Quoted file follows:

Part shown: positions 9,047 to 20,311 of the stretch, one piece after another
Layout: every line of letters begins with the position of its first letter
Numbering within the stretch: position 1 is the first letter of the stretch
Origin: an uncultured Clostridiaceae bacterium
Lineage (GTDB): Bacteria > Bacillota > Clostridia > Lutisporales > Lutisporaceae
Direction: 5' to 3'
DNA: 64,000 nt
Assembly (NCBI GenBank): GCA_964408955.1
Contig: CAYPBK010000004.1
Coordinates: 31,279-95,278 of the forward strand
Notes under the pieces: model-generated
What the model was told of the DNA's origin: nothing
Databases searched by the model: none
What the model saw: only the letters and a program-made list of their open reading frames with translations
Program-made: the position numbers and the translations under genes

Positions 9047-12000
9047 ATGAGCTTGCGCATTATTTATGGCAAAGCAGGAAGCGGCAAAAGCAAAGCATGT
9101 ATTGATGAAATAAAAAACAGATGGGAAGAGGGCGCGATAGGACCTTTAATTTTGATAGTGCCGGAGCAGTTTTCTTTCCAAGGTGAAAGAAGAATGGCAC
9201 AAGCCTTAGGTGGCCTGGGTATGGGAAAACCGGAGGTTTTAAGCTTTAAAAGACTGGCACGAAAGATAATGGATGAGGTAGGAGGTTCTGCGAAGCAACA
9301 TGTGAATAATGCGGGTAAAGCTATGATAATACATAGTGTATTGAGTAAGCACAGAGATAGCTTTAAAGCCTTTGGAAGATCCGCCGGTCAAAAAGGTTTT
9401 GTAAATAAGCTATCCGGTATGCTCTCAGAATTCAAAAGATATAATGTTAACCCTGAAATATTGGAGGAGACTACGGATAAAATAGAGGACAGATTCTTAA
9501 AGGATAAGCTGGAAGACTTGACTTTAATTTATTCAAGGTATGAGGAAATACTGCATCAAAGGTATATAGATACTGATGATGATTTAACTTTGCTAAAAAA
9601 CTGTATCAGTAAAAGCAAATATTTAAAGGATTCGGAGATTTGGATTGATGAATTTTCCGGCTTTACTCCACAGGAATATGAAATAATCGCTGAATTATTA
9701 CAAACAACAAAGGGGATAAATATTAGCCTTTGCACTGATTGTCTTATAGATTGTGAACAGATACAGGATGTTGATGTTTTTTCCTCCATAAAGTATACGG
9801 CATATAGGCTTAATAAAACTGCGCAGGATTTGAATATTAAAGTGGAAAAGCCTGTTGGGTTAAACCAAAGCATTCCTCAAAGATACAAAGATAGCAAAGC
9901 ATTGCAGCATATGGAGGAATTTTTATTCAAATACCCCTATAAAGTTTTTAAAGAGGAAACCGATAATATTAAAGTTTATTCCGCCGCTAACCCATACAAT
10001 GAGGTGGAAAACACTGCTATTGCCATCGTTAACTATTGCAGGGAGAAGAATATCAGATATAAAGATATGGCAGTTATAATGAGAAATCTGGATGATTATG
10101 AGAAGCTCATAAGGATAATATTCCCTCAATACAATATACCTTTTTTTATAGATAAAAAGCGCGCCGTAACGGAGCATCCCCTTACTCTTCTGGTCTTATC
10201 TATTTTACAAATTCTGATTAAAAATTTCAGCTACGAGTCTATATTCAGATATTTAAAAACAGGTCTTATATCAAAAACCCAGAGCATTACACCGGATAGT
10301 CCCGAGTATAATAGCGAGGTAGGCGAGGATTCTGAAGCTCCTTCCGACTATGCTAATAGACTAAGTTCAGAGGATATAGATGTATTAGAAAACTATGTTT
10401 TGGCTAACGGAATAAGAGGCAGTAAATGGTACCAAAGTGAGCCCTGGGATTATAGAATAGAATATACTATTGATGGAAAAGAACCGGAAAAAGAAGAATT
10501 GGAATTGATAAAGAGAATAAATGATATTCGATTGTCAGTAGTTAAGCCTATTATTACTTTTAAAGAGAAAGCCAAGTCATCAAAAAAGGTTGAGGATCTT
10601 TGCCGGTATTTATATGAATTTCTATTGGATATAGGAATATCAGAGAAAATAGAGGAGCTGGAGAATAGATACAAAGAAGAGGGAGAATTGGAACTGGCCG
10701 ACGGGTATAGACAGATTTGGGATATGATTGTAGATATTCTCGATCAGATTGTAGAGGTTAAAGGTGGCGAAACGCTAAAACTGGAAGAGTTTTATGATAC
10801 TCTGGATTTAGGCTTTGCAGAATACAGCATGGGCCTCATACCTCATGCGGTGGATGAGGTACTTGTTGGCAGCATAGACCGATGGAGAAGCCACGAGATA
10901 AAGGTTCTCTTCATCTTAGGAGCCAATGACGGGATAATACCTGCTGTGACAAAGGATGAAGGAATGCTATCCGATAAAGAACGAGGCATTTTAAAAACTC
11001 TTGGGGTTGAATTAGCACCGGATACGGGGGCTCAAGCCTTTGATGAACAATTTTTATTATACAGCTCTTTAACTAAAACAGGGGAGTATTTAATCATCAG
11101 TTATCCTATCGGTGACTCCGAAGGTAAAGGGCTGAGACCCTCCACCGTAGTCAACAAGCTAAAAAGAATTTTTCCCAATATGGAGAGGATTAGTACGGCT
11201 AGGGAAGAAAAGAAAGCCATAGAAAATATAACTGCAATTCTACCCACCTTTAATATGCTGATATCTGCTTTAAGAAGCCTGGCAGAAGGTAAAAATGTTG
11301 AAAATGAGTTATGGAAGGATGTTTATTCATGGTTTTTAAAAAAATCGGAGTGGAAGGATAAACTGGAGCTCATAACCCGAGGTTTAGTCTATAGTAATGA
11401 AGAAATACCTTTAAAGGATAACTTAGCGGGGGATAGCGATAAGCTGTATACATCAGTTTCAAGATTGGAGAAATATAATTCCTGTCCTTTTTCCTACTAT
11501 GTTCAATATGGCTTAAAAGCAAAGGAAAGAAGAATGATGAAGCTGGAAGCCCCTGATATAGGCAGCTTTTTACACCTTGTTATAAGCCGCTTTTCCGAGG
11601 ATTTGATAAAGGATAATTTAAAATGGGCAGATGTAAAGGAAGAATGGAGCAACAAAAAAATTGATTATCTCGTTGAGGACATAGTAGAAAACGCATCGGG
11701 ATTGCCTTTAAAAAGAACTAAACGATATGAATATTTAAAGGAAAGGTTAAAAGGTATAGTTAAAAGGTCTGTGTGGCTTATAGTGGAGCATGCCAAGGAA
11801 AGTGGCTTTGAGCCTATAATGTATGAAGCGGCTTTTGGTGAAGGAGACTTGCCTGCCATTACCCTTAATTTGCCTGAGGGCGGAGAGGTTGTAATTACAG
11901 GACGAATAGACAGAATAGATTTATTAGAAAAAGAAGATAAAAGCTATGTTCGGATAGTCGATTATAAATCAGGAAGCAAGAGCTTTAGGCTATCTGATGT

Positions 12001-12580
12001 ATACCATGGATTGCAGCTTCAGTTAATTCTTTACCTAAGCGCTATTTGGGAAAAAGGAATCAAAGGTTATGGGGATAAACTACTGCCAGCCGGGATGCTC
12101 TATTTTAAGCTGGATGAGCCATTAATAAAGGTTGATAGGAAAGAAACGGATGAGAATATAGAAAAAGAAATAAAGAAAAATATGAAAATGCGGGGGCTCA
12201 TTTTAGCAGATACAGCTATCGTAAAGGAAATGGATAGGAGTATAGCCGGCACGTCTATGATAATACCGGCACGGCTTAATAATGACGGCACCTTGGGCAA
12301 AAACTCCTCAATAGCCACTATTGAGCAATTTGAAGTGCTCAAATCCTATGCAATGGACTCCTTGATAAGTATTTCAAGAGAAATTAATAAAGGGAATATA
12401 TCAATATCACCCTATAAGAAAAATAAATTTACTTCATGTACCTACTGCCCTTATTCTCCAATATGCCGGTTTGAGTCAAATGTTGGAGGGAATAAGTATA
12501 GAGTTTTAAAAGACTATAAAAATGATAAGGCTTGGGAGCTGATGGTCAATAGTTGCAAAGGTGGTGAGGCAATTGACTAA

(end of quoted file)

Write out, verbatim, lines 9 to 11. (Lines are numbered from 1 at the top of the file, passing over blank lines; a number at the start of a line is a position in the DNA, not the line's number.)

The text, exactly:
Contig: CAYPBK010000004.1
Coordinates: 31,279-95,278 of the forward strand
Notes under the pieces: model-generated